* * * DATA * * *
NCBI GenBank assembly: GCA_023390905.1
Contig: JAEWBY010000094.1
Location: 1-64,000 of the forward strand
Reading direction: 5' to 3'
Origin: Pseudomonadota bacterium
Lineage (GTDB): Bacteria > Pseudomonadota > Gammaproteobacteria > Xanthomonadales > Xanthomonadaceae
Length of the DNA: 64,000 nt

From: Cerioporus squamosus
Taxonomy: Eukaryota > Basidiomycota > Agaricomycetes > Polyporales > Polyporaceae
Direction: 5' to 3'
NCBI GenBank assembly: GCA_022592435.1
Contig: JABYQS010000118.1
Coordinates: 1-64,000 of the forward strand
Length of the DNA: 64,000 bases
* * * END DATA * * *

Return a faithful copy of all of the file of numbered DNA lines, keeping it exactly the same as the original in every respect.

NCBI GenBank assembly: GCA_023390905.1
Contig: JAEWBY010000094.1
Location: 1-64,000 of the forward strand
Reading direction: 5' to 3'
Origin: Pseudomonadota bacterium
Lineage (GTDB): Bacteria > Pseudomonadota > Gammaproteobacteria > Xanthomonadales > Xanthomonadaceae
Length of the DNA: 64,000 nt

From: Cerioporus squamosus
Taxonomy: Eukaryota > Basidiomycota > Agaricomycetes > Polyporales > Polyporaceae
Direction: 5' to 3'
NCBI GenBank assembly: GCA_022592435.1
Contig: JABYQS010000118.1
Coordinates: 1-64,000 of the forward strand
Length of the DNA: 64,000 bases